So needless to say, while I really enjoyed this new group of like-minded friends, I didn't really have the patience to play the goat-game for long periods at a time. But luckily, there was a game on the horizon that I would readily spend eight hours or more on any time I was asked. And that game ("get on with it!" the crowd begins to chant) was DIPLOMACY.
It's funny, that first game was just about ten full years ago, but I still remember it more clearly than many of the games I've played in the intervening time. It is also my perennial bad result, a game in which I made so many bad decisions that there is simply no way it'll ever be surpassed as my "worst game." Sure, I've had plenty of games since wherein I eliminated as Austria in 1903, but at least I can say that wasn't entirely due to my boneheaded choices and misplaced trust (wait a second... actually, I take that back, but this game was still worse.)
The game, provided by one of our constant role-playing GMs, Jon, was played on a rafting retreat somewhere in Tennessee. We were set up with cabins on a sort of campground during the times we weren't rafting. The whole ride over from Raleigh we passed conference maps around the van and discussed the rules so we wouldn't have to go over all of that once we got there. (Of course, as you'll see, we made up plenty of our own rules, too.)
This was one of the few games where we suffered from the problem of having too many players rather than too few. So seven of us claimed the player roles and everyone else was told that they could be "generals" for the other players or "spies," and this delicious choice was left to the unlucky few to make. (I think most of them opted to be "spies" for about thirty minutes and then found something else to do.)
We were playing outside, under the same sort of canopy of trees that I'd once found my golden amulet hanging from. The board was set up on the porch of one of the cabins — and the cabin had been set up as a place to negotiate, with the woods being the other alternative.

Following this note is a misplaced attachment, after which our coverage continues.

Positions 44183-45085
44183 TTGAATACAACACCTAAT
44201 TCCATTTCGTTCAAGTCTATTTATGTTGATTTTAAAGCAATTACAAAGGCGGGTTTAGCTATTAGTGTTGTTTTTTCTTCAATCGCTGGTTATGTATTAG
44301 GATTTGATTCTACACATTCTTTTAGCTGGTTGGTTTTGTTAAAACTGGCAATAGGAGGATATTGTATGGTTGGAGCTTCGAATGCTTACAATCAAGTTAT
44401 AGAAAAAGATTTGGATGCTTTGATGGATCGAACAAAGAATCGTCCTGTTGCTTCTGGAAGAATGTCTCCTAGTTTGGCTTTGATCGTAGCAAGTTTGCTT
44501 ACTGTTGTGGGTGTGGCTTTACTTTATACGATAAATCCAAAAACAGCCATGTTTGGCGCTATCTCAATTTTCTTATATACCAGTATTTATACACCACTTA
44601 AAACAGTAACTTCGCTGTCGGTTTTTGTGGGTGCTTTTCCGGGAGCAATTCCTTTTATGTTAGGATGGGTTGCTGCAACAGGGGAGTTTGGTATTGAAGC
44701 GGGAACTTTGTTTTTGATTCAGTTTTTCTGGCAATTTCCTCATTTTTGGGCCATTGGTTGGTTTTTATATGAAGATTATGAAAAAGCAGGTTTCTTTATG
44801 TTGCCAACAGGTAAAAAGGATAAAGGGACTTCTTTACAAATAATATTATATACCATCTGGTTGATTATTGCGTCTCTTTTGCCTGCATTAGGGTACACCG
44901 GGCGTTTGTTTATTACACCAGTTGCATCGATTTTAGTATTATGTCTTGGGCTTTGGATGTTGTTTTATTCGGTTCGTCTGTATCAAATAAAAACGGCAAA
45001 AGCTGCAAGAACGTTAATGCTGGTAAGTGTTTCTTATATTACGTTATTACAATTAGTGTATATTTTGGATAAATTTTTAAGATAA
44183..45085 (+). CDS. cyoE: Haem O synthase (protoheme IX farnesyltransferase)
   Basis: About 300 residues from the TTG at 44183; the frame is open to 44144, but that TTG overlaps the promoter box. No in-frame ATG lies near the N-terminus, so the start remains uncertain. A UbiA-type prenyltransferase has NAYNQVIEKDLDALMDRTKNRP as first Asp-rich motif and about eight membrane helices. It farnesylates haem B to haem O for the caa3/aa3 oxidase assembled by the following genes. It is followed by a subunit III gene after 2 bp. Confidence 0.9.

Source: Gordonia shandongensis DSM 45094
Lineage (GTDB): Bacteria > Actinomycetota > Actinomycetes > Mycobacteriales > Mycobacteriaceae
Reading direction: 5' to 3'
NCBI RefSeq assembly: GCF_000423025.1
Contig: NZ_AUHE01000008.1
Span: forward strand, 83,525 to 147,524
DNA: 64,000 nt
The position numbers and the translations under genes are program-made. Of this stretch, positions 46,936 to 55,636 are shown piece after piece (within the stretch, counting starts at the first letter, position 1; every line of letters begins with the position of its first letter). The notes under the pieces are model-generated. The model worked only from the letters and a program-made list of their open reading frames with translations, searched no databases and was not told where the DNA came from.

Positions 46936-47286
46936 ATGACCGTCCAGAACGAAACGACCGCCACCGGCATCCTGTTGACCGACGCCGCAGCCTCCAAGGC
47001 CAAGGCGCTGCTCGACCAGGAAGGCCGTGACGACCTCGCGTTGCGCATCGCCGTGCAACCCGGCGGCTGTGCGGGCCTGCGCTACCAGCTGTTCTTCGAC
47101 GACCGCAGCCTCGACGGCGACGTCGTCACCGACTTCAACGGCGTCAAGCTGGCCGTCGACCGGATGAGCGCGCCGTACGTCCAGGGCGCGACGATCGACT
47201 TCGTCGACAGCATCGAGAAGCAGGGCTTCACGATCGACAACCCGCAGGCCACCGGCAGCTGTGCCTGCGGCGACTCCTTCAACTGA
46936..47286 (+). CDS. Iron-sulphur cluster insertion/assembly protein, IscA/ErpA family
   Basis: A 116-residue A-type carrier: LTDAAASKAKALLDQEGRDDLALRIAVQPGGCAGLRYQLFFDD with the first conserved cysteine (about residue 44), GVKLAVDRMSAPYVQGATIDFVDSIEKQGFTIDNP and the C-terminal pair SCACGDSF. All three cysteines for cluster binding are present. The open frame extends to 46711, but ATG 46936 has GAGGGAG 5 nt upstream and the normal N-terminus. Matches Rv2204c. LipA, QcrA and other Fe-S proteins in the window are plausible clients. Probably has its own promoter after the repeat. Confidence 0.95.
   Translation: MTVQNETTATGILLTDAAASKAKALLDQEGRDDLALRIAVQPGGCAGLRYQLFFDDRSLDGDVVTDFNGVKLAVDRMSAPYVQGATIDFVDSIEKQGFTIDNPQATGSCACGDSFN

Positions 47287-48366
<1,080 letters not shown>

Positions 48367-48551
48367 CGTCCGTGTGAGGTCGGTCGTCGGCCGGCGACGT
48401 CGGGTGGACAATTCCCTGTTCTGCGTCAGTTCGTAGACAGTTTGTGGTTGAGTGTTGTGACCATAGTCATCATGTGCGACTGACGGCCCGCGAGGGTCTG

I drew Turkey. I was happy with this, as my quick study of the map led me to the conclusion that Turkey would be easier to defend than some of the middle-board countries. I was right in theory. In practice, I kind of dropped the ball.
Jon was Russia and Richard was Austria. A youth leader who RPed with us on occasion was Italy. I should have been more worried about the fact that by far the most experienced gamers, gamers who were best friends with one another, were surrounding my poor sovereign nation. However, I was more focused on the fact that my best friend, George, was playing Germany. And instead of working on an anti-A/R deal with him as I might try today, I decided ... well, that I wanted to attack him. George, if you're reading this, I'm sorry, but I had a score to settle from our days playing modem games of Jagged Alliance: Deadly Games!
So I went to Jon and asked him to grant me safe passage through Rum/Gal/Sil and, if he didn't mind, Sev/Ukr as well so that I could easily bring forces to bear on George. I can only imagine what went through his mind when I made this proposal. Either "this kid has no idea what he's doing," or "this kid must think I'm a complete fool." Probably both, actually.
I still remember how I opened: Ank - BLA, Smy - Arm, Con - Bul. Jon went ballistic, because he'd opened to the north. I told him that I'm just doing what I've wanted to do since the game started: attack George. He couldn't do much to stop me taking Sev, but I think he was hopeful that I might not have a strong enough grasp on the tactics yet to force my way in and took a forgiving tone with me. I took Sev that fall.
I built two armies because I had nothing to fear from the West. Which was why it was a huge surprise to see an Italian fleet take the Eastern Mediterranean the following Spring. At the same time, Richard's previously scattered and frankly uninterested-seeming Austrian forces had concentrated around Bulgaria, and Jon was getting poised to retake Sev and had obviously made nice with A/I. Suddenly, attacking George seemed like the utter folly that it had actually been from the beginning, and I began to scramble to figure something out. The first thing I figured out? Beg George for help. Hey, he didn't know I had carefully planned out his prolonged and painful death at the hands of the Turkish hordes. He agreed to help me — the West was strangely peaceful and yet non-aggressive toward the East, in another anomaly of this particular game — though there wasn't much we could figure out for him to do on the board to prevent me getting eaten alive by AIR.